He has nonetheless changed strategy. No longer being able to use the stake and corporal punishment, he has learned from Ulysses. He has utilized the effigy of the Enlightenment’s Goddess Reason as a Trojan horse to enter the citadel of scientific consciousness and put it in line. I do not exaggerate. What else is, just to give an example, the explicit support that the Pope gave to the so-called theory of Intelligent Design if not the attempt — conducted through a clumsy negation of historical evidence, a vulgar upsetting of the contents of the internal controversies of the scientific community and the old trick of caricaturing your adversary’s positions — to return science under the pseudo-rational purview of religious dogmas? And how should the biology colleagues and their students have reacted when faced with a more or less indirect attack on the the Darwinian theory of biological evolution that stands at the base, in all the world, of modern evolutionary biology?

I can’t understand, therefore, the motivation for your improvident and damaging to the global image of La Sapienza proposal. The result of your initiative, even in the form of the Papal visit (with “a salute to the university community”) undergone after an inevitably clandestine inauguration, will be the next day’s newspaper headlines (one can’t say they aim for subtlety): “Pope inaugurates the academic year of the University of la Sapienza.”

Congratulations, Mr. Chancellor. Your portrait will remain next to those of your predecessors as symbol of the autonomy, culture and progress of the sciences.

Marcello Cini (Translation: E. Lester)

Giorgio Israel’s commentary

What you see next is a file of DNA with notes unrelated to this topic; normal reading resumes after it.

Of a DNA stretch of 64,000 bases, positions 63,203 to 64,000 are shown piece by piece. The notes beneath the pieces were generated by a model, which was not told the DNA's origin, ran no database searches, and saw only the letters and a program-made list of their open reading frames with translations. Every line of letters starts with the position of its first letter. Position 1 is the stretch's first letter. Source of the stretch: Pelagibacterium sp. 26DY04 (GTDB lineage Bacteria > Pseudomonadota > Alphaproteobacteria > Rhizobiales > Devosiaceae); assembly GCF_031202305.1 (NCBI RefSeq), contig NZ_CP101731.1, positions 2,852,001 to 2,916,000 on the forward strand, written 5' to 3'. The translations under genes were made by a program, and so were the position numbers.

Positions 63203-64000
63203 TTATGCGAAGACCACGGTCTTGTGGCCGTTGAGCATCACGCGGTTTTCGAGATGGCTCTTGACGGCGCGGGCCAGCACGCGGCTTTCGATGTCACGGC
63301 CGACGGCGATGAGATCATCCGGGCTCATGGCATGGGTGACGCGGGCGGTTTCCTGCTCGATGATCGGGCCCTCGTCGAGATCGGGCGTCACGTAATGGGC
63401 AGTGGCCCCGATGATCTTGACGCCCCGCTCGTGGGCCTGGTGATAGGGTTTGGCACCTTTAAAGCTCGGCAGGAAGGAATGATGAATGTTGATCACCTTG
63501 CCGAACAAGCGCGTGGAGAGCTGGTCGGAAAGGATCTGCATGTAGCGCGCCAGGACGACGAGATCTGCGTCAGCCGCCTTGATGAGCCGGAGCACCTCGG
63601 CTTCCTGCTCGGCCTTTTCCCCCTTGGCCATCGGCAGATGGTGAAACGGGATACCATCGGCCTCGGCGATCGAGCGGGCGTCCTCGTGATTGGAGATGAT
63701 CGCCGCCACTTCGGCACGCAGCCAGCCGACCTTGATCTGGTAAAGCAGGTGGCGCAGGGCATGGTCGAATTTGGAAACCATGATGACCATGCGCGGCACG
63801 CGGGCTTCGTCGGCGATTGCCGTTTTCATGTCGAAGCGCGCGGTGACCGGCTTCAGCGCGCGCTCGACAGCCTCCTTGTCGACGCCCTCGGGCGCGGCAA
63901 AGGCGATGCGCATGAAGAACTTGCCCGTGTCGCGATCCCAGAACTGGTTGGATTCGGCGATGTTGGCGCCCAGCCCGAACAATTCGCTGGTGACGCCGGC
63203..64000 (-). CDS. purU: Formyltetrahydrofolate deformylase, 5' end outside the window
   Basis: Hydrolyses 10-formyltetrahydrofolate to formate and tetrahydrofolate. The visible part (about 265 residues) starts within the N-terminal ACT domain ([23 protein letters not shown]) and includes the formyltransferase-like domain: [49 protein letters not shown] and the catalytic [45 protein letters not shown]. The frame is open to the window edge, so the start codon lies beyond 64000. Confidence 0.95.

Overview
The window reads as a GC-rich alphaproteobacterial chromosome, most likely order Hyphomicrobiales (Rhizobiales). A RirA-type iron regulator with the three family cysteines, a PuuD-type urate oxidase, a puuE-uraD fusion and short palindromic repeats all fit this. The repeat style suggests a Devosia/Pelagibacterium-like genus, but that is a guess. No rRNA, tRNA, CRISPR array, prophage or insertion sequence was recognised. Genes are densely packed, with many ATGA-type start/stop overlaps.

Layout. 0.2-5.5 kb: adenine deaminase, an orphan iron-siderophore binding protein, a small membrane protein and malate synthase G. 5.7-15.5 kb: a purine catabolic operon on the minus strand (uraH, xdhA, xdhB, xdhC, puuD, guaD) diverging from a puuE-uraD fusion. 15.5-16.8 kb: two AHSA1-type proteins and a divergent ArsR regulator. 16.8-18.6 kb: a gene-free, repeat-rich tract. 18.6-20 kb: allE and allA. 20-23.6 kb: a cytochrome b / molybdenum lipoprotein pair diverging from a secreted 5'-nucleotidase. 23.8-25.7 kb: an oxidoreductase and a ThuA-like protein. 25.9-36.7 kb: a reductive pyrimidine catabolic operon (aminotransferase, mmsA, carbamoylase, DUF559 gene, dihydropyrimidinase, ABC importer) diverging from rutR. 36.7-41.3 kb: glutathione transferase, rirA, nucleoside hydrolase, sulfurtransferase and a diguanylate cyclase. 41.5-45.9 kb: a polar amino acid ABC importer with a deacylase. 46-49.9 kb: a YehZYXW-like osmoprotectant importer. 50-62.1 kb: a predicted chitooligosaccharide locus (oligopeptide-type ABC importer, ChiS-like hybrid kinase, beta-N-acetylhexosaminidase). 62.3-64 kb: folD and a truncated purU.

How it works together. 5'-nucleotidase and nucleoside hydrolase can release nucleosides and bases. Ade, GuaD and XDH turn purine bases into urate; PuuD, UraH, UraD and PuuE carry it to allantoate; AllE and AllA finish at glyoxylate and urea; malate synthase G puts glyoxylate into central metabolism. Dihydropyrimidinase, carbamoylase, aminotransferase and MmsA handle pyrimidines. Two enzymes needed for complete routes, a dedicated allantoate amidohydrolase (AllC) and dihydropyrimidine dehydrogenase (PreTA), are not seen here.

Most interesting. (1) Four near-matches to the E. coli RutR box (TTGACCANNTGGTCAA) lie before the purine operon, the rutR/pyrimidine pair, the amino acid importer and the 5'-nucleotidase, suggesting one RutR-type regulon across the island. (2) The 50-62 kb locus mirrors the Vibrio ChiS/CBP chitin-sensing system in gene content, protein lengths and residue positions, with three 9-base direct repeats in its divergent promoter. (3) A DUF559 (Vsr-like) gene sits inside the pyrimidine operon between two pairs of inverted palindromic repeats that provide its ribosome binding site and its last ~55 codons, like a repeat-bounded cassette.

When Ratzinger defended Galileo at La Sapienza (original here):

It’s surprising how many who have chosen as motto the celebrated phrase attributed to Voltaire — “I disagree with what you say, but I will defend to the death your right to say it” — are opposed to the Pope making a speech at the Roman university La Sapienza. It’s all the more surprising given how Italian universities are now open to all kinds of comment and it’s inexplicable that the Pope alone should be refused entry. What was so grave to have pushed aside the Voltairian tolerance? Marcello Cini explained it in his letter of last November in which he condemned chancellor Renato Guarini’s invitation to Benedict XVI. What appears “dangerous” to him is that the Pope attempted to open a discussion between faith and reason, to reestablish a relationship between the Judeo-Christian tradition and the Hellenistic, to not want that science and faith be separated by an impenetrable, watertight wall. For Cini this program is intolerable because it would be in reality dictated by a perverse intent that Benedict XVI has been cultivating since he was “head of the Holy Office” to “put science in line” and bring it back to the “pseudo-rationality of religious dogmas”. Also, according to Cini, it would have the nefarious effect of engendering vehement reactions in the Islamic world. We doubt, however, that Cini would ask a representative of the Islamic religion to pronounce a mea culpa for the persecution of Averroes before stepping foot in La Sapienza. We are in fact certain that he would welcome him with open arms in the name of the principles of dialogue and tolerance.